Could I, would I, should I join the dance?
When you are winging it, one of the hardest areas to cope with is finding French equivalents for the words in the title – so frequently used in English, and yet so varied in the flavour they give to what you are saying. And, of course, for each flavour French has a different tense or usage.
Take can and could. In French pouvoir implies a real capability or possibility. We tend to say I can see or I can hear, which is how we talk about the senses, I see being restricted to predictions and that kind of thing, and I hear being about the latest bit of gossip. I can see is really a substitute for I am seeing. The can is a sort of slip word to make it smoother to say. When the French say Je peux voir or Je peux entendre, they are either peering into a fog, or are celebrating regaining their sight or their hearing. Je vois or J’entends is normally enough to express what is coming into their eyes or ears. This absence of pouvoir extends across a fair number of verbs of perception or understanding where we use can. When we ask Can you swim? the French will say Savez-vous nager? They don’t want to find out if you are capable of swimming – almost everyone is – but if you know how. Pouvez-vous nager? might be something you’d shout when someone in a wheelchair has rolled off the end of the pier. Does their impairment prevent them?
Can is difficult from a tense point of view, too. Unless you resort to the verb to be able, there is a degree of ambiguity about both can and could. I can receive him now, and I can do that next week refer to two different points of time, the first now and the second in the future. So can may go into French as present tense peux – Je peux le recevoir maintenant or future tense pourrai – Je pourrai le faire la semaine prochaine – especially as French is much more meticulous about tense use than English is. He asked if I could do that easily reports Can you? and/or Will you be able to?(Il m’a demandé si je pouvais le faire/si je pourrais le faire facilement.) The could could be imperfect or conditional. Could you open the window? is matched, for once, in French with the conditional Pourriez-vous ouvrir la fenêtre?, softening the request rather than asking about the person’s capabilities, or is the window out of reach?…
Will can be awkward in a different way. You can emphasize a request in English, or frustrated instruction, by adding Will you (please) bring me a bottle of gin. Will you do as you’re told! There is no future in any of this – you want it done now. In French, you will see Veuillez in front of a request – the classic letter ending Veuillez agréer, Monsieur… or Veuillez fermer la port – Please accept…. Please shut the door! In the politest way you are exhorting them to want to do whatever it is. Or are you trying to impose your will on them? A parent wanting her child to be quiet will say Veux-tu te taire! – literally Do you wish, i.e. Will you be quiet!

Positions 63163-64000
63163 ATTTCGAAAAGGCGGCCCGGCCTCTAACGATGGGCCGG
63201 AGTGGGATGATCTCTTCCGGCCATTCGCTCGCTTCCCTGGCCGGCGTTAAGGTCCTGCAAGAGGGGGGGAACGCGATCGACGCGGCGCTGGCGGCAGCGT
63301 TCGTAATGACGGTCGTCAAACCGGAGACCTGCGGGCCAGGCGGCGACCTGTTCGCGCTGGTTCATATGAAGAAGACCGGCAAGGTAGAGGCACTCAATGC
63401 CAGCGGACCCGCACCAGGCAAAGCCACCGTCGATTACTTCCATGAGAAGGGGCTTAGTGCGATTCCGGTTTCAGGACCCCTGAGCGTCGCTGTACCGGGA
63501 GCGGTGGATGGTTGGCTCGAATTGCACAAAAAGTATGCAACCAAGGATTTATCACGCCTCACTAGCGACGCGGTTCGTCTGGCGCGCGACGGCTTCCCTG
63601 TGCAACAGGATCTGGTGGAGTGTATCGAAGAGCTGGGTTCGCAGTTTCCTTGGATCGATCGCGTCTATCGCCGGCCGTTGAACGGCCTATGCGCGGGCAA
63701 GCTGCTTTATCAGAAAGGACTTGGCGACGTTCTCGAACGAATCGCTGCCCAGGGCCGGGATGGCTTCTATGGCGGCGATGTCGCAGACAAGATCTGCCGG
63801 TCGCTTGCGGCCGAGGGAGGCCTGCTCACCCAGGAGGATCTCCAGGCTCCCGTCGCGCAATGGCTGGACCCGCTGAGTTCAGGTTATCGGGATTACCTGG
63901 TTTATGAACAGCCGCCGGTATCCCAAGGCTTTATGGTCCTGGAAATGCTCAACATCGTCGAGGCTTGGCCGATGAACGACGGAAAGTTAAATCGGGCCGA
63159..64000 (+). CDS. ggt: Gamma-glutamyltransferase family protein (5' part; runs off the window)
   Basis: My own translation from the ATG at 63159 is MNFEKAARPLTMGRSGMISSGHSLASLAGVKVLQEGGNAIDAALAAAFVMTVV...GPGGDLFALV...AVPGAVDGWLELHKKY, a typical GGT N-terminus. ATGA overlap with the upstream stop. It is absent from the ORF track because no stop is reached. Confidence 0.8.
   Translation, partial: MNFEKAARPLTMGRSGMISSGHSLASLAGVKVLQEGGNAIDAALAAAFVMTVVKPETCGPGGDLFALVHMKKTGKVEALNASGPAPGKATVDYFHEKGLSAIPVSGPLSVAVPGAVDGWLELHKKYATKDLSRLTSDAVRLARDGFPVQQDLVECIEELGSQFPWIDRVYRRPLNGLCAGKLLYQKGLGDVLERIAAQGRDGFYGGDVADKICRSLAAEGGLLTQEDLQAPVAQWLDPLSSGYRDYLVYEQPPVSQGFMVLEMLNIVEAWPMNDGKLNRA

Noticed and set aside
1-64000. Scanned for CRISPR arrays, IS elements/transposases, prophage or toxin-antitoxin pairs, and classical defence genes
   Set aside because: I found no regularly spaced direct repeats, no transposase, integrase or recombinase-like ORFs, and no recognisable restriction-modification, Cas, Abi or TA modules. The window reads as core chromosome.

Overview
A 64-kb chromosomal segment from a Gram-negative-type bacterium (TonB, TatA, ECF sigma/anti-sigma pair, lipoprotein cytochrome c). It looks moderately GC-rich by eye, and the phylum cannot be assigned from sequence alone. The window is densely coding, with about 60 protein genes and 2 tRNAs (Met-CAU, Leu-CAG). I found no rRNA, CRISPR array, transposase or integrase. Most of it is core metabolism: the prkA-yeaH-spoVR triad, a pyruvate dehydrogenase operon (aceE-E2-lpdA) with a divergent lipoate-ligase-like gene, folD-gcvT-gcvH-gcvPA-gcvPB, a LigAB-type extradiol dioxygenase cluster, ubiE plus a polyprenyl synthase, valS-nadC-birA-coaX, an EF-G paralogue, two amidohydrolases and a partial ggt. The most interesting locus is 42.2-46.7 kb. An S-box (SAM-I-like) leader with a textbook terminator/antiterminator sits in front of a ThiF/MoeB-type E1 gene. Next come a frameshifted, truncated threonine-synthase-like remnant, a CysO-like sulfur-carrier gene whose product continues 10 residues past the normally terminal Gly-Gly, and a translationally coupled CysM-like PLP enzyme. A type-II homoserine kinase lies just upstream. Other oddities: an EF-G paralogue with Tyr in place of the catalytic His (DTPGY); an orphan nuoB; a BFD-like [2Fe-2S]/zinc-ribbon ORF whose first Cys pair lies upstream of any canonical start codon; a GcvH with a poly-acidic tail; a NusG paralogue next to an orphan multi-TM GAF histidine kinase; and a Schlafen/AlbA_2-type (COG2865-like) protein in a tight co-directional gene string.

The word would is also full of ambiguity. Is it conditional – If I saw him I would say hello – Si je le voyais je lui dirais bonjour, or a past habit – On Saturdays I would go to the sweetshop to spend my pocket money – Le samedi j’allais à la confiserie dépenser mon argent de poche, or is there real will-power there – He wouldn’t do as I asked – Il ne voulait pas faire ce que je lui demandais de faire, or I pushed very hard, but the car wouldn’t move – J’ai poussé très fort, mais la voiture ne voulait pas bouger ? And of course you have the polite use – I would like an ice-cream, please (no future or conditional meaning here – I want it now!) Je voudrais une glace, s’il vous plaît.
Should has its own set of ambiguities. Its core meaning in modern English is to express a moral obligation – rather like ought. Shall and should used to be used mainly for the first person (here we go!) in the future (with should in the conditional), which used to go I shall sleep, you will sleep, he/she/it will sleep, We shall sleep, you will sleep and they will sleep (especially if he goes on like this!). There used to be an old joke about an English professor who got it the wrong way round when he fell in the river and said “I will drown and nobody shall save me!” and because he’d said I will – an expression of intent – and nobody shall – a third-party command – they left him to drown. He should have said “I shall drown and nobody will save me” – a simple prediction of the future, so it was his own fault! It wouldn’t happen nowadays, as both would be shortened to ‘ll – I’ll and nobody’ll…
Going back to modern English, should would normally be translated by devrais with the right ending, just like ought to. But should doesn’t always mean ought. Should you do this, you would get into trouble. There’s no obligation there, so devrais is not the right way to put it in French. It’s the same as saying If you did this you would have problems – Si vous faisiez cela vous auriez des ennuis. The should is a hangover from the subjunctive in English. It’s matched in French to some extent, as when you have two conditions, the second one has a que instead of si and the verb in the subjunctive. Si vous achetez le ticket et que Jean ne vienne pas, je le payerai. If you buy the ticket and Jean doesn’t come, I’ll pay for it. Let’s not go there this month! But I hope that we might soon!
But whenever you want to put across in French one of these words, you need to think exactly what you mean in that context – is the would or should just a tense marker or is there real will-power or obligation involved. If I am thinking can or could am I talking about real ability or is it an English slip-word – Am I saying I can really hear or am I saying I am hearing…? As in all this, it’s the thought that counts!